Feed Materials In Focus – Oats


In particular, the nutritive value of oats is largely determined by the percentage of hulls in the grain, which varies from 20 to 30% of the kernel weight (up to 45%) and depends on genotype and environment (Cuddeford, 1995). Oats are much richer in gross energy than other cereals (for example 19.5 MJ/kg vs. 18.7 MJ/kg DM for maize), due to their relatively high oil content (3.5-7.5% DM). Oats contain more protein than maize (8-15% DM), but less than wheat and barley. Oats have a good amino acid profile that compares favourably with those of other cereal grains. Notably, the lysine content of the protein is much higher (4.3% of the protein vs. 2.9% for wheat), and sulphur-containing amino acids, threonine and tryptophan are also well represented. Oats contain much less starch (about 40% DM) than maize, wheat and barley.

Naked and dehulled oats have a starch content close to that of barley (about 60% DM) and a protein content similar to that of wheat (more than 12% DM). There are also high-oil naked oats, with an oil content 5-6 times greater than wheat (MacLeod et al., 2008). The oil is mostly found in the endosperm and contains a large amount of unsaturated fatty acids (Assefa, 2006; Peterson, 1992 cited by Rines et al., 2006). The major fatty acids are linoleic (18:2), oleic (18:1) and palmitic (16:0), which together account for over 90% of the total fatty acids (Welch, 1995).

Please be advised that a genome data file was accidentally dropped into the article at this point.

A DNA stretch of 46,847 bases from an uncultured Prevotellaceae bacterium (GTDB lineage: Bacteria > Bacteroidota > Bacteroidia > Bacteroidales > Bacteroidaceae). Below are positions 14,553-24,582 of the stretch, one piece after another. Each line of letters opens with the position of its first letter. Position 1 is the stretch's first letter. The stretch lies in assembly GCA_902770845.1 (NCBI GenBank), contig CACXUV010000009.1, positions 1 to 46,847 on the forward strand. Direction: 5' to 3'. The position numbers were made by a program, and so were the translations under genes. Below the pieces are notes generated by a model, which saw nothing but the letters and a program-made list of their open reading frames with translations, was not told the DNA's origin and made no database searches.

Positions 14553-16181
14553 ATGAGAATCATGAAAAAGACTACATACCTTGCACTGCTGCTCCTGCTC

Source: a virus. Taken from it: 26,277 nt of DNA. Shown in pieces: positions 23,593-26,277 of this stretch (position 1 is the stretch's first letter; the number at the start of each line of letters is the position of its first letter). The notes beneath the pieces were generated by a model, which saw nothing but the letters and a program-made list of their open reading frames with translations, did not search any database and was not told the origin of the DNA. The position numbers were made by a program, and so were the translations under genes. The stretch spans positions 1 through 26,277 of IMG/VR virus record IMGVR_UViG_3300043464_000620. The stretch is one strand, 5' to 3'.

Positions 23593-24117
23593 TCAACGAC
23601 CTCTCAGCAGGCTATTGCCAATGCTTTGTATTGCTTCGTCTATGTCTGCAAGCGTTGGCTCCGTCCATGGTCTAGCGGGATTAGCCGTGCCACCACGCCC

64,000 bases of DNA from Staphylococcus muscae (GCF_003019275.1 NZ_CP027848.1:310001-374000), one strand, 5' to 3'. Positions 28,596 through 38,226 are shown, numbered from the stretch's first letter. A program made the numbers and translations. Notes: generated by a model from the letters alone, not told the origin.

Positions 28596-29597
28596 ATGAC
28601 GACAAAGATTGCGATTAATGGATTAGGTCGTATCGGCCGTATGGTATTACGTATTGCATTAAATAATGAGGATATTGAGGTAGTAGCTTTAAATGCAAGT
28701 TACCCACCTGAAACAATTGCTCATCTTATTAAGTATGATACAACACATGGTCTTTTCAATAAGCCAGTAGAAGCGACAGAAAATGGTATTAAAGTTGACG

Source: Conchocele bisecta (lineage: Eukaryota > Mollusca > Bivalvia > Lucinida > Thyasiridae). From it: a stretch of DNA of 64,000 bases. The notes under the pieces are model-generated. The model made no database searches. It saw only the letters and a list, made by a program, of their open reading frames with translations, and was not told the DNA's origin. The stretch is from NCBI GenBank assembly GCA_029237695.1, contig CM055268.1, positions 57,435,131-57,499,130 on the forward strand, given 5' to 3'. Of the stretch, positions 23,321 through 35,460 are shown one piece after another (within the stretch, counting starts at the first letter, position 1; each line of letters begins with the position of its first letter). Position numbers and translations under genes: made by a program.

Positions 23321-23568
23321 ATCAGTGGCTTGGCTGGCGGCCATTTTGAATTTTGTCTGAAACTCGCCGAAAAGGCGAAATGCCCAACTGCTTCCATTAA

Unlike other major cereals, oats have a very high fibre content due to the presence of hulls. The ADF content of oats is about 16% DM vs. 3-4% for maize and wheat and 6% for barley. The lignin content, while still low (less than 2.5% DM), is twice that of wheat and barley. The presence of hulls and their high fibre content make oats inferior to other cereal grains for high producing livestock, both due to their bulk and to the lower digestibility and energy density. Oats remain a valuable feed, for example for young ruminants, poultry, sows and horses. In some cases, processing can help to improve their feeding value (Boyles et al., 2006). Naked oats as well as hull-less genotypes developed in the last decades of the 20th century contain considerably less fibre (ADF less than 6% DM) and have a better nutritive value (Assefa, 2006Boyles et al., 2006).

Large high starch-containing meals are a significant risk factor for gastric ulcers in horses. Oats are rich in pentosans (including ß-glucans), which are polymers of pentose sugars that increase diet viscosity. They can cause digestive problems in monogastric species.

Oats are often processed to improve their feed value:

  • Cold treatments (dehulling, grinding, rolling and cracking). Dehulling oats produces groats. Crimping oats (a light crushing process that breaks the oat hulls) is particularly popular in horse feeding.
  • Hot-dry treatments (extruding, micronising, roasting and popping).
  • Hydro-thermal treatments (steam-rolling, steam-flaking, pressure cooking and exploding).
  • Chemical treatments (sodium hydroxide, formaldehyde) (Chakraverty et al., 2003; Cuddeford, 1995).